For more than a decade, the U.S. Food and Drug Administration (FDA) has recognized the challenge of making fresh produce safer. However, it has relied on voluntary guidelines. This document summarizes a decade of government initiatives that fall short of the mandatory and enforceable federal safety standards needed for domestic and imported fresh fruits and vegetables:
Guidance document addresses food safety hazards and good agricultural and management practices for “fresh-cut produce” -- fresh fruits and vegetables have been minimally processed and altered in form by peeling, slicing, chopping, shredding, coring, or trimming, with or without washing, prior to being packaged.
Because it is a guidance document and not a regulation, the guide does not have the force and effect of law and thus is not subject to enforcement.
FDA and the California Department of Public Health expand their efforts in the Lettuce Initiative and focus more broadly on a range of leafy greens, including spinach. FDA investigators will visit farms in California to assess the prevalence of factors in and near the field environment, which may contribute to potential contamination of leafy greens.
Initiative is in response to recurring Salmonella outbreaks associated with fresh and fresh-cut tomatoes. FDA will visit tomato farms and packing facilities in Virginia and Florida to assess their food safety practices.
FDA introduces Lettuce Initiative.4
Initiative is in response to recurring outbreaks of E. coli O157:H7 associated with fresh and fresh-cut lettuce. Using a risk-based approach, resources will be directed toward the areas that are most likely to be the source of contamination. FDA indicates that it will consider regulatory action, as appropriate.
FDA sends letter to Firms that Grow, Pack, or Ship Fresh Lettuce and Fresh-Cut Lettuce.5
After continued outbreaks relating to lettuce and other leafy greens, FDA writes to producers of fresh and fresh-cut lettuce and other leafy greens, particularly from California, reiterating its safety concerns. It “strongly encourages” firms to review their current operations and modify them accordingly to ensure that they are taking the appropriate measures to provide a safe product to consumers.
FDA issues Produce Safety Action Plan.6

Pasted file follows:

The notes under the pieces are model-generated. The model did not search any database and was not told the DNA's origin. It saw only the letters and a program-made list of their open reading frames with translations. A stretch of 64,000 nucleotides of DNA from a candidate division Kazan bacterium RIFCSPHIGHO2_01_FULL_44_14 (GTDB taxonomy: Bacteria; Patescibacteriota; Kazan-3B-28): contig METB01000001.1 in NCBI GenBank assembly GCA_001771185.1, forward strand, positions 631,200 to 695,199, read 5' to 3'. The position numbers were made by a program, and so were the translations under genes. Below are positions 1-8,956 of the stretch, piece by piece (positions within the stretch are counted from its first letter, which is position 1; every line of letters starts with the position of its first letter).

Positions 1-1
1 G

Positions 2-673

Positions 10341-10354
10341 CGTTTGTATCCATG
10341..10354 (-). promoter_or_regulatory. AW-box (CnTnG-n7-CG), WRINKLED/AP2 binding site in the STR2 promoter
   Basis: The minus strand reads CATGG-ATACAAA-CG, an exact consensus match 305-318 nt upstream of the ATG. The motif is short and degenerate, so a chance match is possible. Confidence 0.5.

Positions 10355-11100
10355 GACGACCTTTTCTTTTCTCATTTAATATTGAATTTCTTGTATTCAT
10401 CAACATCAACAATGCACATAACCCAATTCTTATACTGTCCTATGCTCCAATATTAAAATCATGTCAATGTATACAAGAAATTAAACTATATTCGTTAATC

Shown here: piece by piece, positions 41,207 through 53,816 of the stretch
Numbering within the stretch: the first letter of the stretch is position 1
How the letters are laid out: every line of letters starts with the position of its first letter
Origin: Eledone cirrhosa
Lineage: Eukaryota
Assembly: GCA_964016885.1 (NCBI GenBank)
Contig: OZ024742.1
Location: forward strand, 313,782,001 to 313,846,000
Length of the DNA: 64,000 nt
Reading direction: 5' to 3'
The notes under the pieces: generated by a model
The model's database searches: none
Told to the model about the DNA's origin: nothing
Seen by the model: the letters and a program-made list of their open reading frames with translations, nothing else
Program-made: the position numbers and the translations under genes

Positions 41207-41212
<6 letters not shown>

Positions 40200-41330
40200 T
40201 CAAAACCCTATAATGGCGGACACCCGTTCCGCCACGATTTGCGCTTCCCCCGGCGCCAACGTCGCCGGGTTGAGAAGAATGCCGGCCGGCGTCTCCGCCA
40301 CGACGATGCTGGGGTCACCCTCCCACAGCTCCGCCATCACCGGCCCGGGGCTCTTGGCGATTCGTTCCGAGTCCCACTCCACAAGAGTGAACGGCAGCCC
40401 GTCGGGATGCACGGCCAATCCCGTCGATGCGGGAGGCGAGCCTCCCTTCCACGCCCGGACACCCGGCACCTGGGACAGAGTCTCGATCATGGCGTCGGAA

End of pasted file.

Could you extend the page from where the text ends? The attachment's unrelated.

The Action Plan has four general objectives: to 1) prevent pathogenic contamination of fresh produce; 2) minimize the public health impact when contamination of fresh produce occurs; 3) improve communication with producers, preparers, and consumers about fresh produce; and 4) facilitate and support research relevant to fresh produce.
FDA indicates that it will measure achievement of these objectives by considering the issuance of guidance, regulations and other tools, as well as by the incidence of contaminated produce identified during sampling surveys.
FDA sends letter to Firms that Grow, Pack, or Ship Fresh Lettuce and Fresh Tomatoes.7
FDA “strongly encourages” firms that deal with fresh lettuce or tomatoes to review their current operations to ensure that they are taking the appropriate measures to provide a safe product to consumers.
FDA releases report Analysis and Evaluation of Preventive Control Measures for the Control and Reduction/Elimination of Microbial Hazards on Fresh and Fresh-Cut Produce.8
Report summarizes the current scientific research relating to the various methods of eliminating or reducing pathogens on whole and fresh-cut produce.
FDA releases results of its survey of imported fresh produce.9
The initial survey of imported produce found that 4% of the samples were positive for pathogenic contamination, and the two produce items with the greatest incidence of pathogen contamination were cilantro and cantaloupe.
FDA issues Reducing Microbial Food Safety Hazards for Sprouted Seeds and Microbial Testing of Spent Irrigation Water During Sprout Production.10